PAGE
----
Keywords: total homocysteine, plasma tHcy, cognitive functions, dementia, vitamin B12, folic acid, Egypt, elderly, cognitive impairment, blood homocysteine, short-term memory, attention focus, old age
Homocysteine, vitamin B12 and folic acid plasma levels in relation to cognitive functions in an Egyptian elderly group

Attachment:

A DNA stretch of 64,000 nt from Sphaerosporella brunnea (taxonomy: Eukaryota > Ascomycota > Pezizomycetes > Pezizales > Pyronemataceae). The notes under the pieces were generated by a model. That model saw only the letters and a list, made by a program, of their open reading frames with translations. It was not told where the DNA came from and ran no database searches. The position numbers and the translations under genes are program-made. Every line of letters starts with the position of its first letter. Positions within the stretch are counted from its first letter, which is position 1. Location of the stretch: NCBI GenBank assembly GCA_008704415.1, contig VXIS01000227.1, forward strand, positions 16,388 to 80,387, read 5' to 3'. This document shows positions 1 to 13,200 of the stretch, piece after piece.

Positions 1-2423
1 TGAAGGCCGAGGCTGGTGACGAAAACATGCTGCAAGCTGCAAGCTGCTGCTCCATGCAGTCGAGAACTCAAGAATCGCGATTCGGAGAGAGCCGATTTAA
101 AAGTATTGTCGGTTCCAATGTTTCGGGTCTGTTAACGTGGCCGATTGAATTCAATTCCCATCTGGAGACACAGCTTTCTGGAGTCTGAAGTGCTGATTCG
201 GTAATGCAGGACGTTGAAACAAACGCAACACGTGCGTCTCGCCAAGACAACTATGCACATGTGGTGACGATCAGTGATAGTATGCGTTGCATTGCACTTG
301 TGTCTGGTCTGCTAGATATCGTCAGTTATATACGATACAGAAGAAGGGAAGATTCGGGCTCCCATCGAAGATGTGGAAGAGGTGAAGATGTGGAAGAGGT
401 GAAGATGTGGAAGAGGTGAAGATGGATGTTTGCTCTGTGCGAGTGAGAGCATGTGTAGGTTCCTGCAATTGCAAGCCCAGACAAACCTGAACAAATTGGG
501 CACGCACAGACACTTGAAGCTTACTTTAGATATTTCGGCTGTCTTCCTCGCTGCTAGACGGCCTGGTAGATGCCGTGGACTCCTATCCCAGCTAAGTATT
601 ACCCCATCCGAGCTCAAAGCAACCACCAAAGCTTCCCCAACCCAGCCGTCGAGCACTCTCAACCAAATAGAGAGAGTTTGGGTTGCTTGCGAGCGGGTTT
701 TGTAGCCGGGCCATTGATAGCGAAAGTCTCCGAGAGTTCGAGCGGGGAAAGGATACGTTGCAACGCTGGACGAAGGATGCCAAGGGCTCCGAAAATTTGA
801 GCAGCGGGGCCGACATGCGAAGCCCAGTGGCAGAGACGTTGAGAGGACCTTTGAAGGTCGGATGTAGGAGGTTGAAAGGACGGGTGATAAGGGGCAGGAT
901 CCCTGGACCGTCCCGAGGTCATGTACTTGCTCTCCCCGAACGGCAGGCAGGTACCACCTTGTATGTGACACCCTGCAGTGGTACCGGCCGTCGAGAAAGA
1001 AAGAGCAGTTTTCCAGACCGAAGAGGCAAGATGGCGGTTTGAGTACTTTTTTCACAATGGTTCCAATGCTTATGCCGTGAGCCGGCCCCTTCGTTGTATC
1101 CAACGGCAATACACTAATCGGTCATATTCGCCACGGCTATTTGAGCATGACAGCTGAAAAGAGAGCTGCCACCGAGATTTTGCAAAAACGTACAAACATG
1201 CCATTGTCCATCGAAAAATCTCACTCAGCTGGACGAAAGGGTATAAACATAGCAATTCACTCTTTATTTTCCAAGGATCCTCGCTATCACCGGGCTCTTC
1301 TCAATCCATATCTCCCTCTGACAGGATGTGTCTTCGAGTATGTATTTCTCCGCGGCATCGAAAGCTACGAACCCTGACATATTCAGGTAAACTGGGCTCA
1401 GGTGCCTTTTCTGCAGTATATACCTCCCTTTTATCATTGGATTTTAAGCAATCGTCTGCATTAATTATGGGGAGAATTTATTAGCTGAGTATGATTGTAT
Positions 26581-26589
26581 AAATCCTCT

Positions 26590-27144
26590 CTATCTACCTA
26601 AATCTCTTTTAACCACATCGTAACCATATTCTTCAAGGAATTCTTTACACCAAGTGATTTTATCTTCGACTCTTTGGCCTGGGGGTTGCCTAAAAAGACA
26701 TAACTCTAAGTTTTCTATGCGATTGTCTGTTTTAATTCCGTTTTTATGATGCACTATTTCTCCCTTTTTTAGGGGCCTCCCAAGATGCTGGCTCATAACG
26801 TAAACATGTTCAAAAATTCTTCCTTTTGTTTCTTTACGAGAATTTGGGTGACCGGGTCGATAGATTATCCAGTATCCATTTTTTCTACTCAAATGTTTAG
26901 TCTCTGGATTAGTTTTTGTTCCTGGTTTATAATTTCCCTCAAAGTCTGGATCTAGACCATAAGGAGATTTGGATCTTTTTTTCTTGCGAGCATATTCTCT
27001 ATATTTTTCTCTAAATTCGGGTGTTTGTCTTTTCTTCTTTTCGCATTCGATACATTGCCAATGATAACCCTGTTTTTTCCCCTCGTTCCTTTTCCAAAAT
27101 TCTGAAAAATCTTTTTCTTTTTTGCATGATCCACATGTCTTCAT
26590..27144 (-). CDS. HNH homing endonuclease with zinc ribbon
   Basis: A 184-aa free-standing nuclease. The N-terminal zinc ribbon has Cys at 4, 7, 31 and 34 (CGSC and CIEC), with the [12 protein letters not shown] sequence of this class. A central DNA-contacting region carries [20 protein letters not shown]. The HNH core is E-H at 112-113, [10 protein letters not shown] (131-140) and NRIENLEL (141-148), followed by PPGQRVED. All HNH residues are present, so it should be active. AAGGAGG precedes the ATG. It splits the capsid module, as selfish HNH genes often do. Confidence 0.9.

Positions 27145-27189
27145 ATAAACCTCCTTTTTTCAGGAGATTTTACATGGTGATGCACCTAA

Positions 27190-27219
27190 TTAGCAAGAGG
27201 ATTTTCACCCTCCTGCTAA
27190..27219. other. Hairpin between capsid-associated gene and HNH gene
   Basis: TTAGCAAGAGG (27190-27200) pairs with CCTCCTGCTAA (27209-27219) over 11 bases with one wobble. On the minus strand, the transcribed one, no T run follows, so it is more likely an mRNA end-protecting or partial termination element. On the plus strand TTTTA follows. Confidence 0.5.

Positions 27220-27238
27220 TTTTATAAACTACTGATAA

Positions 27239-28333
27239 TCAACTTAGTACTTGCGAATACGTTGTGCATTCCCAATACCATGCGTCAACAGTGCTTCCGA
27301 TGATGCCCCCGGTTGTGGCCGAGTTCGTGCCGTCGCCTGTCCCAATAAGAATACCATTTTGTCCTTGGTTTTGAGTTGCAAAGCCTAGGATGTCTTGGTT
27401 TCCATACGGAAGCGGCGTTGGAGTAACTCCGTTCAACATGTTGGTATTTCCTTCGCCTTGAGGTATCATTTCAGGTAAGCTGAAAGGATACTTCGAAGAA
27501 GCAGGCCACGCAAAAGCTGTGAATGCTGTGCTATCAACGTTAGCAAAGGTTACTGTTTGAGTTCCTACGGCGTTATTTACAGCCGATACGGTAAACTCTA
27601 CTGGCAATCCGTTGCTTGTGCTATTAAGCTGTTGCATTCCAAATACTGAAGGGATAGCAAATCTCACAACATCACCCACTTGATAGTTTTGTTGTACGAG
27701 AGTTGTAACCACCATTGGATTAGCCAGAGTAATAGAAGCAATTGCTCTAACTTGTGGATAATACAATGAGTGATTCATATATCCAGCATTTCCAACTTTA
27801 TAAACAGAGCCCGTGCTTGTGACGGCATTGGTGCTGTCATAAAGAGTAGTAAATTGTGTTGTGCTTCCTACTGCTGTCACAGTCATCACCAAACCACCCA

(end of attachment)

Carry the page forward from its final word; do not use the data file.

Several studies suggested that elevated plasma total homocysteine (tHcy) concentrations are associated with cognitive impairment and dementia. High plasma homocysteine concentrations can be largely attributed to inadequate status of folic acid and vitamin B12. On the other hand, data from several studies indicate that plasma homocysteine increases with age, independent of vitamin status. We investigated the relation between plasma tHcy, vitamin B12 and folic acid levels and cognitive functions in an elderly Egyptian group. We also studied the effect of vitamin B12 and folic acid supplementation on plasma tHcy and cognitive functions. About 56 subjects (30 males and 26 females) similar in socio-economic class (upper-middle), with an age range of 60-70 years completed the study course. All were healthy working professionals. Clinical, nutritional and anthropometric evaluations were performed. Cognitive function evaluation using the Kendrick Battery for detecting dementia was applied. Biochemical analysis for blood homocysteine, vitamin B12 and folic acid was performed. All evaluations were performed at the beginning of the study and after four months of supplementation with biscuits rich in vitamin B12 and folic acid. The results of the study show that there is a significant correlation between plasma tHcy and cognitive functions, both object learning test (OLT) (short-term memory) and digit copying test (DCT) (attention focus) both before p (<0.01) and after p (<0.01) vitamin supplementation and also between vitamin B12 and cognitive functions before and after supplementation p (<0.05). Significant decrease in plasma tHcy and increase in vitamin B12 and folic acid level is recorded after supplementation p (<0.01). There is a significant improvement in cognitive functions, both OLT and DCT after vitamin supplementation p (<0.05). In conclusion, elevated plasma tHcy level and low vitamin B12 levels are positively correlated to impairment in cognitive functions. Vitamin B12 and folic acid supplementation decreased plasma tHcy level and improved cognitive functions. We recommend vitamin B12 and folic acid supplementation for elderly.